LAKESIDE — The coronavirus lockdown of the last few months has served as a time of discovery and creation for Lakeside Inn artist in residence Rosśa Crean.
“There’s definitely loneliness in a lot of what’s happened, but I think there’s been a lot of beauty in the chaos too,” he said in late May as things were just beginning to open up.
The multimedia artist, singer and musician (a resident of Chicago) has been working on his art at the historic inn since August 2019.
Crean said he was originally scheduled to do live painting demonstrations during the 2020 Harbor Country Art Attack before the pandemic struck (the annual event was postponed from the spring and may take place later this year).
He was isolated at the Inn for over two months after a month in Chicago where he said people weren’t respecting the six-foot rule. During his first week back in Lakeside, Crean said there was just one person staying at the Inn who was doing work related to the pandemic.
“It’s a lot safer here and it’s a lot more peaceful here. And they definitely have the resources to keep my creativity going, which has been really healing,” he said.
The solitude has sparked creativity in different forms for Crean, who decided to record an album there — “A Lonely Voice in These Empty Rooms: Songs in Quarantine.”
“I went to Room 13 and was recording … I just love the idea of being able to record here with the open space and history of this place.”
A mixture of all kinds of music including Celtic traditional singing, some French and English tunes, acapella voice numbers, experimental music based on a fictional language created by H.P. Lovecraft along with sub-harmonic and multi-phonic vocals.
“I felt like it paralleled the experience of isolation here,” Crean noted.
He also has created art during his “lockdown” time at the Lakeside Inn.
He recently won the American Prize for Opera Performance for his “The Great God Pan” that premiered in Chicago in 2018.
Crean said he has a form of synesthesia called chromesthesia which means he sees color and sound. He often paints while music is playing and puts down what he is visually seeing.
“I see everything as it is, but I see a filter of moving colors. It’s not just music, it’s the birds chirping, it’s chairs creaking, it’s doors slamming, it’s people’s voices — everything has different colors and combinations and different ways that it moves.”
On a sunny spring afternoon one of his latest works. “White Rhino,” (an acrylic and water painting on a 4- by 5-foot canvas)was drying outside near the pond. It is on virtual display at Happy Gallery in Chicago.
Crean recently finished a commission piece (“The Calmest Light”) that will be on display in the renovated Little Gallery at the Lakeside Inn.
Other paintings that Crean has created during the lockdown period at the Inn include “Quarantine,” “Nightingale,” “Ascension,” and “Saffron” (which he said was inspired by his recent purchase of saffron flower “and the colors just really inspired me.”
On display inside the Lakeside Inn are pre-quarantine works including: “The Rift,” “Ghost Forest” (inspired by an October 2019 concert at the Inn by Mag Baird and Mary Lattimore) and “In the Garden of the Elusive Francine.”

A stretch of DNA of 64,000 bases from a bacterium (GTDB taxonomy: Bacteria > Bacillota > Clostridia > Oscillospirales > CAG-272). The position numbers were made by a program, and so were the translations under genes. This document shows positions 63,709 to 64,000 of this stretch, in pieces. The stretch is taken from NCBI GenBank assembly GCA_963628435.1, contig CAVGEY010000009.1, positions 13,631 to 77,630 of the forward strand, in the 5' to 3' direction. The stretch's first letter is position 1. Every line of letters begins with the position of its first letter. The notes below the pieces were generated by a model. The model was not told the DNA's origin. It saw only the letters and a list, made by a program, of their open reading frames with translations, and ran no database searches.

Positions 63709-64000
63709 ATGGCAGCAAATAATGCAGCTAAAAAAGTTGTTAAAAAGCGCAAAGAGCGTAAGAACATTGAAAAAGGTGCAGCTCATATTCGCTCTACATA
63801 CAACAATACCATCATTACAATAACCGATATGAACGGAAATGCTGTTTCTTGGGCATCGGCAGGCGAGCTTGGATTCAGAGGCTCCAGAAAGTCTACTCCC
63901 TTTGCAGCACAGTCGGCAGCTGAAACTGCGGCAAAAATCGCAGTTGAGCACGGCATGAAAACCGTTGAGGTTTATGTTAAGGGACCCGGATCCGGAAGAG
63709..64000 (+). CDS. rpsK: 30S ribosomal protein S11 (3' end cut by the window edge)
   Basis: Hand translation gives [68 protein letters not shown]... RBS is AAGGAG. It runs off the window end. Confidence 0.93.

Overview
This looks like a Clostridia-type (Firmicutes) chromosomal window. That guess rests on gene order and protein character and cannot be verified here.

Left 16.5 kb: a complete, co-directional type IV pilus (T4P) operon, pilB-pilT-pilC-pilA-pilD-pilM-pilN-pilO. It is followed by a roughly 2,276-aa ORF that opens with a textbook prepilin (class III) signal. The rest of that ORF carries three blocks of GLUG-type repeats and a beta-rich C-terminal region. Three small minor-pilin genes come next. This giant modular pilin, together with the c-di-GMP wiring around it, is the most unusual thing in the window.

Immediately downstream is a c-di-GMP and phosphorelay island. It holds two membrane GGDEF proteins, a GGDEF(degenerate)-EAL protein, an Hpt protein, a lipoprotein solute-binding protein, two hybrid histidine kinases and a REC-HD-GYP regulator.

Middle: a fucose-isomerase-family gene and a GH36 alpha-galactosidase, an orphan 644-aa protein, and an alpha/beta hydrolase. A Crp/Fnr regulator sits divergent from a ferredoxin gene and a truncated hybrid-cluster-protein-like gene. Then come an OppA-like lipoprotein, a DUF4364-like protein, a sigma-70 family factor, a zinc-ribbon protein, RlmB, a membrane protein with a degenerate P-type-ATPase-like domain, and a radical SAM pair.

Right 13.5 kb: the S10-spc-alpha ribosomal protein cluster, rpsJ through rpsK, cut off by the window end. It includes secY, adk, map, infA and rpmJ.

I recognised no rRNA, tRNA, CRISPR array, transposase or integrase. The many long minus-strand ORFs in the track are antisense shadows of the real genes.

Crean said he welcomes people’s interpretations of his art.
“I have my idea of what I was doing when I created it … but I love that they can come up here and look at my work and see things that I had no intention of creating,” he said. “I think that’s just an amazing thing. I would rather be able to have it be a collaborative experience with people’s perspectives on each piece rather than me just saying ‘this is what it’s about.’”
Crean said people have had some “really strong reactions” to some of his recent pieces — “I feel like this is how I get to reach people.
“I love painting here, it’s super comfy,” he said.
Crean conducted Zoom music lessons in Lakeside during the lockdown, and is now offering art lessons at the Inn.
“We had a lot of plans for the Inn this summer, and we want to see what we can keep rolling in order to benefit the Inn and the community here.”
Group lessons with Crean are being offered on Saturdays and Sundays this summer both in-person and online (the Inn is equipped for social distancing) and online individual instruction also can be arranged. For more information, call (708) 439-0564.
Crean said the art studio in a building located behind the main Inn is being transformed and they hope to eventually establish an residency program for artists. There also are residences (including apartments occupied by Crean and the night innkeeper.
One of his favorite parts of the grounds is the area surrounding a pond between the Inn and the studio/residence building.
As for the oft-told tale of a resident ghost at the Inn, Crean said the first time he stayed at the Inn was in a room thought to sometimes have an extra guest.
“I have had my door rattled a few times when I was up there — If we do have a ghost I don’t believe she means any harm.”
During Christmas week (when he was hosting a holiday movie marathon) Crean said he was in the kitchen making chili.
“If I’m in the kitchen too long I know the pantry door opens by itself sometimes.”